Apart from Mirren, Cate Blanchett had a pretty clean sweep for "Blue Jasmine" including NY, LA, San Francisco, London, Toronto, Vancouver, Critics Choice, Florida and Boston! That was a safe year to bet on her!

    1. Whoa. You're so right about Blue Jasmine. I hadn't remembered it being THAT dominant for Blanchett. She won everything.

    2. How cool would it have been if Woody Allen had written "Blue Jasmine" 10-20 years sooner and managed to convince Meryl to work with him again (after the not great experience on "Manhattan").

      I also think Meryl could have successfully played the role in 2013. Sally Hawkins could have been her estranged daughter or niece!

  3. This one is a stretch for me, but I'll buy it like I did 'Fried Green Tomatoes' because we all know Streep could have done it. I think it's because 'The Piano' is so iconic, it would be like casting someone else in 'Sophie's Choice'.

    I saw 'The Piano' again recently but it didn't get under my skin the way it did when we all got swept up in its originality. I remember it had so much great word-of-mouth after Cannes, and everyone was talking about it, and by everyone I mean literally everyone!

    Looking at it now I thought it was rather mannered. Maybe Streep could have injected something more, something different, into Ada's muteness?

    1994 is a shocker of a year to make guesses on. If you hadn't already recast her in 'The Grifters' I would plump for a radical choice by recasting 'Pulp Fiction' with Streep in the Travolta part, playing Vincene Vega, a closeted lesbian gangster who doesn't like firearms, tasked with minding Uma Thurman's character Mia, the wife of the boss.

    This would have been as radical as Streep's turn in 'Adaptation' and career-shifting. She's on the record for saying she 'made it' in Hollywood without having to aim guns at other characters, but 1994 was the year we saw Streep aiming a pistol at Kevin Bacon in 'The River Wild', so I am positioning her in 'Pulp Fiction' as a problematic gun-toter, who kills without meaning to (as in the scene when the gun goes off in the car) and has some big secrets that lead to funny situations, because Vincene really falls for Mia.

    Anyway, coming back down to earth a little, how about I put Streep in as German Queen Charlotte in 'The Madness of King George' instead. It's an amusing part I reckon she also could have shone in!

    Dianne Wiest's role in 'Bullets Over Broadway' is off limits!!!

    1. Wow Michael I think "Pulp Fiction" is your most radical choice yet! I have never watched it but know some of the iconic scenes.

      Going back to what Jeff was saying about clean sweeps, Dianne did very well with "Bullets Over Broadway" too. Terrific role.

      If I'm going to try to be radical, I'll also add the Jamie Lee Curtis role as "Secret Agent" Helen opposite Arnold Schwarzenegger in the action comedy "True Lies". That would be pretty left-field too!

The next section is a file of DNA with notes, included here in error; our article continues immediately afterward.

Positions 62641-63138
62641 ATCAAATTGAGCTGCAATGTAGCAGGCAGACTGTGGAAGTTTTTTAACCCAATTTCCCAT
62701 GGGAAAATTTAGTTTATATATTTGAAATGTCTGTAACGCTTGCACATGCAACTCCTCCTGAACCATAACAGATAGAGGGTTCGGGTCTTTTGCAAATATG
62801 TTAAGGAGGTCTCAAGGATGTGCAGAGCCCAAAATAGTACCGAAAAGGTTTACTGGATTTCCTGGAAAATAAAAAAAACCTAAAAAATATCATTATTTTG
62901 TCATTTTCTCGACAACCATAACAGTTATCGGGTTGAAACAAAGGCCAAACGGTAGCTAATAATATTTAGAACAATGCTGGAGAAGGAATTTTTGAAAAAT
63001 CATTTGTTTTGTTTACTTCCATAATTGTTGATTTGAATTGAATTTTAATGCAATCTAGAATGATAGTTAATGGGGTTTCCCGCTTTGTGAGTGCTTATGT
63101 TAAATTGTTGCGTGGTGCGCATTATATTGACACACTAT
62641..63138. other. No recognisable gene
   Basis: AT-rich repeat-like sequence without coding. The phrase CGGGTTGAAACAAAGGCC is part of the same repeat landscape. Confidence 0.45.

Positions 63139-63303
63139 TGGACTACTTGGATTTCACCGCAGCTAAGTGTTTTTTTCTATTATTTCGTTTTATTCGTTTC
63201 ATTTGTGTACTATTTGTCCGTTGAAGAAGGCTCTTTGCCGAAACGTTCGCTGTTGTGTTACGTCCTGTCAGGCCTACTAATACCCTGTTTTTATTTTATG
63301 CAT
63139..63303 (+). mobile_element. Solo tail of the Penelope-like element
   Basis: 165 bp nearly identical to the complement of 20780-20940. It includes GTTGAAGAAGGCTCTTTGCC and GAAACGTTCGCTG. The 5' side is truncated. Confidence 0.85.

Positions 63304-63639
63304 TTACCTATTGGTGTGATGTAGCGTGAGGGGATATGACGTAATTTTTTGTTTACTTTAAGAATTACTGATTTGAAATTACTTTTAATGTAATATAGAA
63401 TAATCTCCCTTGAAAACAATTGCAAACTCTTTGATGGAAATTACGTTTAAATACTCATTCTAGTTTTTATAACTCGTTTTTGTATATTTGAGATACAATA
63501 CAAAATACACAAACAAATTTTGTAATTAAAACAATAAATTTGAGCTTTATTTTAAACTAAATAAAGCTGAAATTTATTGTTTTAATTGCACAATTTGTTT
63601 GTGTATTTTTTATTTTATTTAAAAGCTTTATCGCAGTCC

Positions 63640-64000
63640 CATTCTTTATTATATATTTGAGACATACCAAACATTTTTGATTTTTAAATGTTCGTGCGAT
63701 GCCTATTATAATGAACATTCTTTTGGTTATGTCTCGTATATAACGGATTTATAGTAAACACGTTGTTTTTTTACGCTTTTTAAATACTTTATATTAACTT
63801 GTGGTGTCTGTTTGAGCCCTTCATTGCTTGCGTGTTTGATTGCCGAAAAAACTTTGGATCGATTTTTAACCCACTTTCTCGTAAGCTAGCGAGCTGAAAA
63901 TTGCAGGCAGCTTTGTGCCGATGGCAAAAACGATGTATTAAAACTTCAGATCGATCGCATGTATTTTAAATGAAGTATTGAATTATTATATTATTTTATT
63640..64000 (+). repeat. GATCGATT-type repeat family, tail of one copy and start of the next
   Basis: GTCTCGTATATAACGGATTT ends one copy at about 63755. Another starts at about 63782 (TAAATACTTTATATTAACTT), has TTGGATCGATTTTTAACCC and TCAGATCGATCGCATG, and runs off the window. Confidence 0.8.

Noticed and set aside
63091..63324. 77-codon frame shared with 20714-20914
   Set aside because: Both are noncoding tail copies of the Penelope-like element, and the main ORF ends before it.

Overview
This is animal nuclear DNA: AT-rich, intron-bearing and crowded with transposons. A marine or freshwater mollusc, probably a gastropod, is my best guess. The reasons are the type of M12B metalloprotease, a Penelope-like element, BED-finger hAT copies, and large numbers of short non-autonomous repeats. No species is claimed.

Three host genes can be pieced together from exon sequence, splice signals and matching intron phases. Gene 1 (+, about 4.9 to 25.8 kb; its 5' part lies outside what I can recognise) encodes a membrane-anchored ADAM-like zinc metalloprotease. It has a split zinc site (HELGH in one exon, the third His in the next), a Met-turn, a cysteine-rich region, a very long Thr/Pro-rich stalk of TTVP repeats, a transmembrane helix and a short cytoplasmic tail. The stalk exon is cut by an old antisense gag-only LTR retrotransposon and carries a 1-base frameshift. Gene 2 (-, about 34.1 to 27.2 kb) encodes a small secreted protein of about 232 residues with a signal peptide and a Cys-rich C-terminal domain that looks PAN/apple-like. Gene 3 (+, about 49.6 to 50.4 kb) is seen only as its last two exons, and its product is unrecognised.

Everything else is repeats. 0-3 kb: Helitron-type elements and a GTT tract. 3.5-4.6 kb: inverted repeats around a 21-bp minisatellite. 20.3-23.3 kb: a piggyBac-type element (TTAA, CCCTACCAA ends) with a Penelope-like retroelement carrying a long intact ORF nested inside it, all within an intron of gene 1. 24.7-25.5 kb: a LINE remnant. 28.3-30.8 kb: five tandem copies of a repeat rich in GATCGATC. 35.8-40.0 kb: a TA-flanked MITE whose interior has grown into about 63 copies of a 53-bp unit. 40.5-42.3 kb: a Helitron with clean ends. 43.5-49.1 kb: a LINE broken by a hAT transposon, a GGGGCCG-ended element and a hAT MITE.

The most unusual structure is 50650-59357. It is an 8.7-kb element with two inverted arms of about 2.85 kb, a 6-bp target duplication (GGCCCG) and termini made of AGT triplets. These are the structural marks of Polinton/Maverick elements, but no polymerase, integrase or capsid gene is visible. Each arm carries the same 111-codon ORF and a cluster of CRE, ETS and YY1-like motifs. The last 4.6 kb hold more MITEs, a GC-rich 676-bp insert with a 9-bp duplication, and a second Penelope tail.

2. I have to admit I've toyed with the idea of doing a year by year of gender-reversing roles for Meryl's career. Fantastic idea on Pulp Fiction, Michael!

      Ditto for True Lies, Charlie.

      Maybe this is premature, but I'm planning on doing this entire recasting again with supporting roles. I have made my decisions so far up through about 1995. I hope no one's feelings are hurt when I eventually reveal my choices...but we all have our favorites.

      What I've loved about comments on this project is reading things that I would've NEVER thought of for Meryl and movies in general. I'm watching and re-watching so many things and it continues to be incredibly fun.

      I do have to say that I'm really excited about the remainder of the 90s for this current "lead" recasting.

      Spoiler: '94-'96 are all roles in movies that were released in 1995.

    3. Well I'm so intrigued!

      I feel bad getting ahead of myself but on the off-chance you go for my 1995 choice I feel I should declare "Safe" as my pick.

      I must say I had intended to make two choices for 1995 though, because this movie was shot so quickly I don't feel bad lining up two projects for Meryl during this time period (I realise "The Bridges Of Madison County" was a very breezy shoot too, which Meryl loved).

      I'm not sure how well this early Todd Haynes movie is known but I watched it recently and thought it was terrific. After years of playing arguably very strong and decisive women, I thought it would be a great chance to show a more subtle and subservient persona.

      The movie was really well regarded, though fairly "low key" from what I can gather of its reception at the time.

      Sorry again for skipping ahead!

  4. Jeff, a gender-swapped recasting series would be fantastic! I think it would really suit Meryl Streep's view on some of the major problems with Hollywood. Ever since I started taking up your challenge of guessing one year ahead I've wanted to push out several big male stars and give their roles to her, particularly in the early 1990s. Why the hell not???

    And a supporting-role series, yes! It's too much fun for any feelings to be hurt! It's a weekly ritual for me now. Bring it!

    1. Okay guys, I'm going for the obvious but.. Meryl in the Nicholas Cage part in "Leaving Las Vegas". It very probably wouldn't have got funded but I'm also keeping Elisabeth Shue as her troubled friend/lover.

      I really wanted to suggest the role of "Sera" for Meryl's reimagined 1995 but felt it wildly improbable, given the general mentality of the=powers-that-be in Hollywood, especially at that time.

      It's incredible that if it weren't for Clint Eastwood having the power to demand Meryl be cast, the green-lighters wanted someone in her 30s for the role of Francesca in "Madison County"!